(Photo: Flickr|Jeff Krause, licensed by CC BY-NC-ND 2.0)
The past year brought us a series of unexpected developments culminating in rather shocking surprises. First, Brits decided to embark on the riskiest geopolitical experiment for generations and voted to exit the European Union. Less than a half year later, Donald Trump became the 45th President of the United States of America. Only the history will reveal us the lessons learned, and so will it eventually judge the general wisdom of the respective electorates on the both coasts of the Atlantic.
However, this year, the fate of a political Europe could be decided by parliamentary elections in the Netherlands, France and Germany. The outcome of the elections could either push the continent towards (at least a temporary) stabilisation or produce a historical shift towards continuous disintegration – likely constituting neo-nationalism to be the new ideological leitmotiv of the political Europe. The former being represented by an unconventional, but still pro-EU government based on a wide coalition in the Netherlands, anyone but Marine Le Pen in power in the Élysée Palace and probably a coalition government of historically established parties in Germany. The latter being represented by Geert Wilders emulating the success of Jörg Haider from 2010 (i.e. winning the elections and participating in the government), Marine Le Pen bringing the Brexit-Trump phenomenon into its third act and Merkel (and along with her Germany as well) losing its appetite for being the last bastion of political constructiveness on the ‘old continent’.
In March, i.e. in the very same month as Britain will likely invoke the Article 50 of the Lisbon Treaty and make its first formal step in the process of historic withdrawal, the 27 remaining EU members will gather in Rome and will seek to rearticulate the bloc’s raison d'être – ergo its status of peace guarantor, security provider, prosperity enabler and social cohesion amplifier. Facing the cumulative societal effects of the rising ideological nativism, persistent threats of terror, sizeable social exclusion (in essence, the division of society into the winners and losers of globalization) and problematic economic performance, the Union is admittedly in worse fix than was twelve months ago, and if this downward spiral is to be continued, it understandably will be in a lot worse fix in another year. Of course, one might hope that the more the problems grow, the more of necessary courage, devotion and invention we will see from our leaders to stabilize the system before it crumbles further on.
In May, the G7 Summit (i.e. the political institutionalisation of the West) will seek to address the key challenge of global migration, state failure, political violence and societal hopelessness in the Middle East and North Africa – which will remain to be the most relevant external determinant of Europe’s stability. Possibly, in just the same time, NATO Leaders will gather to cast some clarity on the future modus vivendi between the two sides of the alliance. NATO’s European flank is in desperate need of reassurance, while the Southern allies need to see the Alliance contributing to addressing their existential challenges – namely the nexus of migration-crime-terror. As long as either a deliberate or unintended military confrontation between the Alliance and Russia remains a realistic (although still an unlikely) scenario, the West needs to work out a strategic setting that reassures its most vulnerable members (to possible Russian aggression), convinces the power elites in the Kremlin to adopt a pragmatic (non-ideological) attitude vis-à-vis Ukraine (and Georgia) and finally to open the space for strategically important cooperation against terrorism (and its potential derivations: transnational organized crime and WMD proliferation). In all of the mentioned fields, American leadership will presumably prove to be decisive – provided that there will be one. As President-elect Trump has consistently stated his determination to significantly revamp the past foreign political axioms of America, Europe is to lose the most from a potentially inward-oriented US.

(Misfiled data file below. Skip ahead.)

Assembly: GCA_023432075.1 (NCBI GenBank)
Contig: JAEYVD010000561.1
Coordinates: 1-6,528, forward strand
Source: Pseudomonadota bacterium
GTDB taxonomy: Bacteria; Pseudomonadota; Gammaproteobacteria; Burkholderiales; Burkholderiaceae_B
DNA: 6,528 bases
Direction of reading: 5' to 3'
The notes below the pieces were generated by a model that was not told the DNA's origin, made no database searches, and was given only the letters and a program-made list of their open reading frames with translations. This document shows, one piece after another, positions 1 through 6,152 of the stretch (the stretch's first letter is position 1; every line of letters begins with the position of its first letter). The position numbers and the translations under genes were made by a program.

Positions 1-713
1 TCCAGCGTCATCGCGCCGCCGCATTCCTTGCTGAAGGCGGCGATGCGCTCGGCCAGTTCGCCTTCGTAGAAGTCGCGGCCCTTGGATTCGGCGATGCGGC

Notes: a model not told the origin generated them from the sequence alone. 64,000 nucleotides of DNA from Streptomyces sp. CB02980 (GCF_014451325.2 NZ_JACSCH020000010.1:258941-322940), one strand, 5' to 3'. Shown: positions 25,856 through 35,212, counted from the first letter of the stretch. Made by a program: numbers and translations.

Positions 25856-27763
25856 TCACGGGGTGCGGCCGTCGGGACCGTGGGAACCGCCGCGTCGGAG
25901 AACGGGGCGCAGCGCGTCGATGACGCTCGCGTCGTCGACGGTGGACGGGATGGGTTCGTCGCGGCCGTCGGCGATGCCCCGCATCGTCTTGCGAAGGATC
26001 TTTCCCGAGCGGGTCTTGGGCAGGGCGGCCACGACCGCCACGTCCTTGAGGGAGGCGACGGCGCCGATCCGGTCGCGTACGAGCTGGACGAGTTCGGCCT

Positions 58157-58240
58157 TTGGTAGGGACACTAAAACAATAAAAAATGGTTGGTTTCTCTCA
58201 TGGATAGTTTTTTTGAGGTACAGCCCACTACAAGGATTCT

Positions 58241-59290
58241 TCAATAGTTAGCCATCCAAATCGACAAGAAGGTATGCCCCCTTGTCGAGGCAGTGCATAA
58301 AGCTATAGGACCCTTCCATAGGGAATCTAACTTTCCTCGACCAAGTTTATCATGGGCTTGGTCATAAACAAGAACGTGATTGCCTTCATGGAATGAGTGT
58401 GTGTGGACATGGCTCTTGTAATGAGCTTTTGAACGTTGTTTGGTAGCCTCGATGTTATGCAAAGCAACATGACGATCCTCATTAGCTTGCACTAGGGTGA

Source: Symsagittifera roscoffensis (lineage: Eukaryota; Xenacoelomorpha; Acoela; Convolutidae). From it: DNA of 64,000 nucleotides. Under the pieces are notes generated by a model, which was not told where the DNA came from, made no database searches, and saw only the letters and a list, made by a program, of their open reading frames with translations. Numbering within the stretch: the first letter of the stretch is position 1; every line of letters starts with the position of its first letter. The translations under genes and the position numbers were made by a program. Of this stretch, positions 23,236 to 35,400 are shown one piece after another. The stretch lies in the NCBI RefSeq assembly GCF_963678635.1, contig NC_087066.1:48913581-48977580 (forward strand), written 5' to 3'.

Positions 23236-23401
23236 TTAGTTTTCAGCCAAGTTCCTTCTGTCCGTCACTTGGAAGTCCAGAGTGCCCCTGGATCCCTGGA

A unilateralist, nationalist and confrontational US foreign policy would not only put America into a political collision course with the UN, with the EU, (in many matters also) with its key Arab allies and even with Russia, but such an approach to foreign policy could also undo most of the volatile record of President Obama administrations’ accomplishments – namely the Paris climate accord, nuclear agreement with Iran and the support for the establishment of global norms of conduct in arms trade and nuclear security.
President Trump’s inauguration on the 20th January could be remembered as the defining moment for the West. As much as in the case of his predecessors, his presidency will not only impact how capable, respectable and ambitious America will globally be, but also how secure, stable and united Europe turns out to be. In 2017, the defining political events within the political West do not have to be as shocking (and historic) as those from the last year, however, they might pave the path towards a profoundly new West. One of the bitter lessons learned from 2016 was that one shall apply a rather modest ambition towards embracing any form of political forecasting. Another important lesson to be learned, this time from 2017, could be that understanding the real strategic implications of momentary shocks might require a significant amount of patience in (geo)political judgement.
Tomáš A. Nagy
GLOBSEC Policy Institute